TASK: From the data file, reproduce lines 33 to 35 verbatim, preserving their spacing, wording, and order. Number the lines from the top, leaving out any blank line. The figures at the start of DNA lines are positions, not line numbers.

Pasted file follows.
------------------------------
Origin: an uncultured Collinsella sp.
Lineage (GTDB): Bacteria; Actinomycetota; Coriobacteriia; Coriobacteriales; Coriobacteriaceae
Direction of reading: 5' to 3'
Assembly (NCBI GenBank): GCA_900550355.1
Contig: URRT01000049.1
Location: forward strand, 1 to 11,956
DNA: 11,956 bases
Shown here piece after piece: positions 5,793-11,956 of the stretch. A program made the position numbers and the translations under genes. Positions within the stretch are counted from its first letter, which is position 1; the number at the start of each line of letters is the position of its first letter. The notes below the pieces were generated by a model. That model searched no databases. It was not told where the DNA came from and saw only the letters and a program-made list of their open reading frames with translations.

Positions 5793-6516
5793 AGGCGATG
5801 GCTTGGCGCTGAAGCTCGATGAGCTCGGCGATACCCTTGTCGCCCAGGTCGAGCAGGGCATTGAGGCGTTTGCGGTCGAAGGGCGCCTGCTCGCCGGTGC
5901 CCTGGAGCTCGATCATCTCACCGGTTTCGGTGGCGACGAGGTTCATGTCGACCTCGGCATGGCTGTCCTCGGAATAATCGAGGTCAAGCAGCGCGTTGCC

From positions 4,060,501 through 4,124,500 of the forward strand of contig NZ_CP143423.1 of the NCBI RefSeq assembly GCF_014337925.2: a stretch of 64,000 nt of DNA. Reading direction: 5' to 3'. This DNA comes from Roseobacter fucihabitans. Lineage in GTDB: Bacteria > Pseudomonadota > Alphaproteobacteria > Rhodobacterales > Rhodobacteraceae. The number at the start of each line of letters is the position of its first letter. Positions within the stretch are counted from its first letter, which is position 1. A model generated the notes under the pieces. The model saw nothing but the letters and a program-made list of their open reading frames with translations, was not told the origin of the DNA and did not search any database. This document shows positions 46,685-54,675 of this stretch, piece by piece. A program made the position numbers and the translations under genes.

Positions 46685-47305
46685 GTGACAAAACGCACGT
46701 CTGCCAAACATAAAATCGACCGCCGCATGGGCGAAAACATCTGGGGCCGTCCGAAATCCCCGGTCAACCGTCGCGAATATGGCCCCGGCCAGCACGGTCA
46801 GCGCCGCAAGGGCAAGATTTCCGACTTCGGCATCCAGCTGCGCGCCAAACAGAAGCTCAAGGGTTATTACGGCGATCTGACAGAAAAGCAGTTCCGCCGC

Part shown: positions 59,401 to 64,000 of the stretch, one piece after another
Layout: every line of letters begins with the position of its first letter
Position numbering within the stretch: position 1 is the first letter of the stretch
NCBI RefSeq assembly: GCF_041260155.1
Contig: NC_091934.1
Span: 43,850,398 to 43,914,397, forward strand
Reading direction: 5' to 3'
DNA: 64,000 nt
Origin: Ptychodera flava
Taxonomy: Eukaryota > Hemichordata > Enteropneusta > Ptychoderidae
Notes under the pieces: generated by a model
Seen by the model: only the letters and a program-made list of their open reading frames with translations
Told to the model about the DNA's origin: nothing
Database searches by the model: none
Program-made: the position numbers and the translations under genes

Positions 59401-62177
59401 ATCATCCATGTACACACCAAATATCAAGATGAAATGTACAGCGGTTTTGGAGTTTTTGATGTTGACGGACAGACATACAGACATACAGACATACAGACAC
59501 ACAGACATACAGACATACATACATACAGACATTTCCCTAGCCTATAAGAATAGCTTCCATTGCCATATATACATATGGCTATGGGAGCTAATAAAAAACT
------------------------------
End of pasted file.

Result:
Positions 59401-62177
59401 ATCATCCATGTACACACCAAATATCAAGATGAAATGTACAGCGGTTTTGGAGTTTTTGATGTTGACGGACAGACATACAGACATACAGACATACAGACAC
59501 ACAGACATACAGACATACATACATACAGACATTTCCCTAGCCTATAAGAATAGCTTCCATTGCCATATATACATATGGCTATGGGAGCTAATAAAAAACT